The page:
Mirza's debut novel, extraordinary in its depth and diligence, is also the first title in the new SJP for Hogarth imprint, under the editorial direction of actor, producer, designer, and ALA Book Club Central's honorary chair, Sarah Jessica Parker. Mirza's slow-brewing, affecting, California-set tale portrays a splintered Muslim Indian family in which immigrant parents Layla and Rafiq try to maintain Islamic traditions. Their daughters are intent on pleasing their strict, religious father; Hadia becomes a doctor, Huda a teacher. But their son, Amar, is born rebellious. Hungry for life, poetic, wily, and charming, he breaks taboos, takes risks, and is ultimately betrayed by those closest to him. As Hadia's wedding triggers extended flashbacks while driving the story forward, Mirza adeptly revisits painful dilemmas from each narrator's perspective, revealing jolting secrets. Each complex, surprising character struggles with faith, responsibility, racism, fear, longing, and jealousy, while Mirza conveys with graceful specificity the rhythms of Muslim life, from prayer to wearing hijab, gender etiquette, food, holidays, and values, all of which illuminate universal quandaries about family, self, culture, beliefs, and generational change. Copyright 2018 Booklist Reviews.Review by Library Journal Reviews
Mirza's first novel, which launches Sarah Jessica Parker's new imprint with Hogarth, follows an American Muslim family in California, and in particular the divergent paths of eldest daughter, Hadia, and youngest child, Amar. Hadia excels in academics and is in most ways "the perfect daughter," but as she reaches adulthood, she forges her own path, pursuing a career in medicine rather than accepting marriage proposals. Amar struggles throughout his life, particularly with his faith. His inability to be the son his father expects leads him to alcohol, drugs, and estrangement. The majority of the story is told nonchronologically from the perspectives of Hadia, Amar, and their mother, Layla. The final section, the only part told in first person, is narrated by the father, Rafiq, and is an extremely moving meditation on parental love for a difficult child. Throughout, Mirza subtly poses the question: "What does it mean to be a Muslim in 21st-century America?" VERDICT Because of the structure, the time line of events is at times confusing. What Mirza does best is show how family dynamics can shape one's life and how seemingly inconsequential events can have a large impact over time. [See Prepub Alert, 1/8/18.]—Christine DeZelar-Tiedman, Univ. of Minnesota Libs., Minneapolis Copyright 2018 Library Journal.Review by Library Journal Reviews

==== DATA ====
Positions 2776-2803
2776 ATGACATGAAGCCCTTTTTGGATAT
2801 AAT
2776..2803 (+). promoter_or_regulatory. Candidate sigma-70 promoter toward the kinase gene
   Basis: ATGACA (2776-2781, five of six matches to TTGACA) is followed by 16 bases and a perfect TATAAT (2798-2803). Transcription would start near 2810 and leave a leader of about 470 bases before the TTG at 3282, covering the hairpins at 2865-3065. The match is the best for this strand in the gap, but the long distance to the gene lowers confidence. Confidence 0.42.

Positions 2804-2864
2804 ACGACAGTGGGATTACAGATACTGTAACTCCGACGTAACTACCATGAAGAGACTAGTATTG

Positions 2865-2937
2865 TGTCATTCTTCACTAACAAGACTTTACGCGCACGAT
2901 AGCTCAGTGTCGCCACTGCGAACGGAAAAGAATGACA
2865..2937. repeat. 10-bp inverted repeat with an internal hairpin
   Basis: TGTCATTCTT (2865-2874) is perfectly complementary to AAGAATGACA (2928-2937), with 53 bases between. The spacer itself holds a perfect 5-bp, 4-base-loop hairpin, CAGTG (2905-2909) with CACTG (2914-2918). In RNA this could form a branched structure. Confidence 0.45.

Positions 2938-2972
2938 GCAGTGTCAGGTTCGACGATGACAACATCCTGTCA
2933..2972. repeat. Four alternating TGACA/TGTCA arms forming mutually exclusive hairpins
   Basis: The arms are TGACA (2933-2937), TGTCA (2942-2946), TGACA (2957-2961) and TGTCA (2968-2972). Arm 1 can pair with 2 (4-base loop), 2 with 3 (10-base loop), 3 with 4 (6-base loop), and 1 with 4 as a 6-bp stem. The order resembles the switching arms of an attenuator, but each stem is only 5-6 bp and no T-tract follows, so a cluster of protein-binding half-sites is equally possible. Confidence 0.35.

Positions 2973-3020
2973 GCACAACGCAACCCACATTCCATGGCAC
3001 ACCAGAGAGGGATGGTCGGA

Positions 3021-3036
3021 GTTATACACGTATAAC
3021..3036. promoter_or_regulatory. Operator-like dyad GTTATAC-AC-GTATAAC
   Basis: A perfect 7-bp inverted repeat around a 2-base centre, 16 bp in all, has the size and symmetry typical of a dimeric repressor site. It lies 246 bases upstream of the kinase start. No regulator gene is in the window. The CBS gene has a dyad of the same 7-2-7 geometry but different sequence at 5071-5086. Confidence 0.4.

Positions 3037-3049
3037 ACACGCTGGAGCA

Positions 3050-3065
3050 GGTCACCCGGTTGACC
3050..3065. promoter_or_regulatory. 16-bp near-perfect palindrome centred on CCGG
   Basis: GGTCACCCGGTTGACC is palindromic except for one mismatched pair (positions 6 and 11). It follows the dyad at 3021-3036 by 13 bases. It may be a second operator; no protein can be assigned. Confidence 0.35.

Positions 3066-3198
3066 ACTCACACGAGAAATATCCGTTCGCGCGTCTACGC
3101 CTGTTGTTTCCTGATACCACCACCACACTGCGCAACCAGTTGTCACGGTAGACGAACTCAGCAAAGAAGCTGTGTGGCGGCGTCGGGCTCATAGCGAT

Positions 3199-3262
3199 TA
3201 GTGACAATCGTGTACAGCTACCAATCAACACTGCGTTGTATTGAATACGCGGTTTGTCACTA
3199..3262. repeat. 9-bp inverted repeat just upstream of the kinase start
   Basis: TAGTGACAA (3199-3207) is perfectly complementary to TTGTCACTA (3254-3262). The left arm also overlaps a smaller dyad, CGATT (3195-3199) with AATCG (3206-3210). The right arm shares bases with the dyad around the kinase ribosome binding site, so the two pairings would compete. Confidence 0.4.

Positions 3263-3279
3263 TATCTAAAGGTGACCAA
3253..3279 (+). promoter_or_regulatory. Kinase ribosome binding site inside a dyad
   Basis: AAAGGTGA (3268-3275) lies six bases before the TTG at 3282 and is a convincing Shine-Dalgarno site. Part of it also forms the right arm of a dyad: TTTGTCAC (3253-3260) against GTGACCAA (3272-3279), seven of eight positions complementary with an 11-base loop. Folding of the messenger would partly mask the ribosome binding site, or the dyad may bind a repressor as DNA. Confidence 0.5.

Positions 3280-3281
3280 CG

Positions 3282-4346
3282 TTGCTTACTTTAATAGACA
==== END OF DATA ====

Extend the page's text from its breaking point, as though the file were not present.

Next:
Hadia is marrying for love, not tradition, and the story of her California-based Indian Muslim family unfolds on the eve of her wedding from the varied perspectives of mother, father, and three siblings. From a debuting Iowa Writers' Workshop grad, this is the inaugural acquisition in Sarah Jessica Parker's new imprint. Copyright 2018 Library Journal.Review by Publishers Weekly Reviews
Bonds of faith and family strengthen and strangle in this promising but flawed debut, set in a close-knit Indian Muslim community in California. The story opens with the wedding of Hadia, golden child of Layla and Rafiq and older sister to Huda and Amar, skillfully setting up the central tension: why has Amar, the troubled youngest, been absent from the family, and can he be drawn back? The plot then shuffles backward and forward, revisiting plot points with few signposts to let the reader know when exactly key events—an untimely death, the snuffing out of a forbidden relationship, a family-rupturing fight—take place. Perspective alights on various characters, revealing more about some than others; middle child Huda remains nearly opaque, and early references to Rafiq's violent temper are all but dropped. For the final 80 pages, Rafiq narrates, and the story at last coheres. He delivers a heartrending reflection on his role in his son's partly self-imposed banishment: "It is in these moments that the fabric of my life reveals itself to be an illusion: thinking that I am fine, we all are, that we could grow around your loss like a tree that bends around a barrier or wound." Mirza displays a particular talent for rendering her characters' innermost emotional lives, signaling a writer to watch. (June) Copyright 2018 Publishers Weekly.Review by School Library Journal Reviews